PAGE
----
Language itself, it is true, isn't immutable. However, God's Word is immutable, even when language is changing. We want people to conform to what God has done, rather than encourage an expectation of the Bible adapting to people.
*The last argument is the one that I see Mark Ward understand the least. The King James Version was accepted by the churches. It was used and continued to be used by the churches. The church is the pillar and ground of the truth. Jesus gave the church the truth. The church is the depository of the truth. The new translations aren't being authorized by churches, but by independent agencies and with varied motivations. Churches keep the translation issue on a spiritual plane, instead of other incentives, like profit, business or trade, and intellectual or academic pride.
The modern versions did not originate from churches. They started among textual critics, who were almost unanimously unbelieving. This wasn't a movement of churches, but of extra-scriptural, parachurch organizations. College and universities, which were laboratories of liberalism and upheaval, is where the modern version movement began. This is not how God has done and does His work. He uses the church.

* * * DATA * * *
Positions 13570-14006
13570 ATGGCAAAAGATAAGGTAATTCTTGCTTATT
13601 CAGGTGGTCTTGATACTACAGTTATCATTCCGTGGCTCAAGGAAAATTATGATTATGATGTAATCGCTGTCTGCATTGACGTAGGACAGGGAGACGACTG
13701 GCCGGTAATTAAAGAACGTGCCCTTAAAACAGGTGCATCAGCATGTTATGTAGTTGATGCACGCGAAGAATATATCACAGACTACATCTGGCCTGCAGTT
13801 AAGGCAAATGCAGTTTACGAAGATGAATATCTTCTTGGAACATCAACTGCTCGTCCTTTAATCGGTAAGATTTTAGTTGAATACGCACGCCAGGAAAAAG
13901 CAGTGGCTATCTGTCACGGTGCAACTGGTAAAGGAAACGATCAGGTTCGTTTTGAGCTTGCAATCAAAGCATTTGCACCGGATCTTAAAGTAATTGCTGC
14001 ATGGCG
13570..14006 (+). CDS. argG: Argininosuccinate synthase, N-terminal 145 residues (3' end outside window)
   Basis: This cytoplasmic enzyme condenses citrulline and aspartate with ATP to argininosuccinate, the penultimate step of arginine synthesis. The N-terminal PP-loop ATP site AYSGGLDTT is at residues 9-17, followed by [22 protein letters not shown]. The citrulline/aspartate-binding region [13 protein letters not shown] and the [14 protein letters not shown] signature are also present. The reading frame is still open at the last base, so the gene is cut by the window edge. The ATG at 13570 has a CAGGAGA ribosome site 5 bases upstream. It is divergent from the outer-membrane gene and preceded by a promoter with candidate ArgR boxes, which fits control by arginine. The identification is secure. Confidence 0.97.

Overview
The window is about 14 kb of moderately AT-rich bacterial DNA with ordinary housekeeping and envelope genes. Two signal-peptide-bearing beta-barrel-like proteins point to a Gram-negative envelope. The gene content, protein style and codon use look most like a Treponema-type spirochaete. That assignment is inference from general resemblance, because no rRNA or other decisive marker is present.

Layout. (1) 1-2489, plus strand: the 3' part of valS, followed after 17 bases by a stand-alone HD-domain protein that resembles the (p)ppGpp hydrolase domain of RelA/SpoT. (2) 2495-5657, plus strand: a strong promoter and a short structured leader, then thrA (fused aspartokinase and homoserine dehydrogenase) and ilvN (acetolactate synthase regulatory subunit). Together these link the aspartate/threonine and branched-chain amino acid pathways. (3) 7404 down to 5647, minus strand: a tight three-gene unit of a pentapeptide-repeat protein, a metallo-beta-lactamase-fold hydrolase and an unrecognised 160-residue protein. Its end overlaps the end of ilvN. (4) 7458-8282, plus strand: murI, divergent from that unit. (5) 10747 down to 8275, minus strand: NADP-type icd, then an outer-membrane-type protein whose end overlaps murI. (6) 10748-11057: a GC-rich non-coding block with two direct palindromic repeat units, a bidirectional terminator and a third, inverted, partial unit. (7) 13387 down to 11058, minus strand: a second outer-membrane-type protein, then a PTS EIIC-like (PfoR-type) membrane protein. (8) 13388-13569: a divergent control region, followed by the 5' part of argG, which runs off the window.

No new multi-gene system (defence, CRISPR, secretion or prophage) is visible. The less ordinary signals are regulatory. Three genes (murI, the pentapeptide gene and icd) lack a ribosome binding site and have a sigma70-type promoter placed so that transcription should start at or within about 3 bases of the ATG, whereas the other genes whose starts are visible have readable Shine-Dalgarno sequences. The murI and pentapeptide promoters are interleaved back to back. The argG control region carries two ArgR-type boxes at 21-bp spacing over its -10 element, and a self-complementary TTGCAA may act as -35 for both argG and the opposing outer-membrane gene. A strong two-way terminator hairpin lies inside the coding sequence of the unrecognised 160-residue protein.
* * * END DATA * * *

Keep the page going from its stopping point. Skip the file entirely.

The biblical and historical doctrine of preservation leads our church to use the King James Version, because of its underlying original language text. Other thoughtful reasons motivate our church with the translation of the King James. We have considered an update and we are not supportive for reasons we gave. We have careful and reasonable arguments that outweigh arguments against. There is no groundswell of support for an update or revision of the King James Version from churches that use the King James Version.